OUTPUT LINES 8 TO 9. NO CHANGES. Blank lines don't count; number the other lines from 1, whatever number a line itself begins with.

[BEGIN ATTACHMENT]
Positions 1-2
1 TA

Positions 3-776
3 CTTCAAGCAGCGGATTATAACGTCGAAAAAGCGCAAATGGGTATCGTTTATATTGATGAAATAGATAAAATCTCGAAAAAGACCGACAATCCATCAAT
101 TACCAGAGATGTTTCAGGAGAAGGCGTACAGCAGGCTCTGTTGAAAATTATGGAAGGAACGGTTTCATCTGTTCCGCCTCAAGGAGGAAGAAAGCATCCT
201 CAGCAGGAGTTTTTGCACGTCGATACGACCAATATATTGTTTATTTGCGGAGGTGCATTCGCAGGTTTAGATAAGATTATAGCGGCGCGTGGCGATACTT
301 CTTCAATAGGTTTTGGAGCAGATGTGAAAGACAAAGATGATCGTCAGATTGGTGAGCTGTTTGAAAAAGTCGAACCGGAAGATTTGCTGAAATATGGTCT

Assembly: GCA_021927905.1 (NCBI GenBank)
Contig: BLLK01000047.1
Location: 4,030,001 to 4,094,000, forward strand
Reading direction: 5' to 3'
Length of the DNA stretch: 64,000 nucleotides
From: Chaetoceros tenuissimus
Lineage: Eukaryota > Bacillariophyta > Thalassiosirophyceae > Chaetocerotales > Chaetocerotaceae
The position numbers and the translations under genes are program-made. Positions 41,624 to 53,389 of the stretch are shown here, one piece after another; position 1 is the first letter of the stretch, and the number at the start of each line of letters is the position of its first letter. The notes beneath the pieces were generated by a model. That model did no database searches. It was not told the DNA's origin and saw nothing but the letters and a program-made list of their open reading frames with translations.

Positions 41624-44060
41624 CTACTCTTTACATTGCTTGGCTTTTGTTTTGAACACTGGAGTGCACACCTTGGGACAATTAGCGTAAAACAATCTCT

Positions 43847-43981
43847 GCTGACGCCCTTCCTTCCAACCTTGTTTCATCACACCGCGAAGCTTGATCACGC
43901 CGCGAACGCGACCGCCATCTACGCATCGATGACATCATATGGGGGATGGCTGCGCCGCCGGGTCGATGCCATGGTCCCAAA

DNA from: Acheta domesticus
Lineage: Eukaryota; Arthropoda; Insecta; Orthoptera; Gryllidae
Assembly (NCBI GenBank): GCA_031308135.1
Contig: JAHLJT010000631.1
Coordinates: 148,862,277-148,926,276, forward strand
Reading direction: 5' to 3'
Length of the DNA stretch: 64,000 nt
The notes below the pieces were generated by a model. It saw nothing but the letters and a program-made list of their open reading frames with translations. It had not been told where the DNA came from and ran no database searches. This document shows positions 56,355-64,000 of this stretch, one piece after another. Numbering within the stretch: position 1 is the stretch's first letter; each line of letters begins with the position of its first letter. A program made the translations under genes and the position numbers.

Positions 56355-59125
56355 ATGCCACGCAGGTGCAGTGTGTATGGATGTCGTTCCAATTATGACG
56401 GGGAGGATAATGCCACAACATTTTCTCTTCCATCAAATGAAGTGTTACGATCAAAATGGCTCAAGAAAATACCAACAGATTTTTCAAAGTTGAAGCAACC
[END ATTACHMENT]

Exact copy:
Assembly: GCA_021927905.1 (NCBI GenBank)
Contig: BLLK01000047.1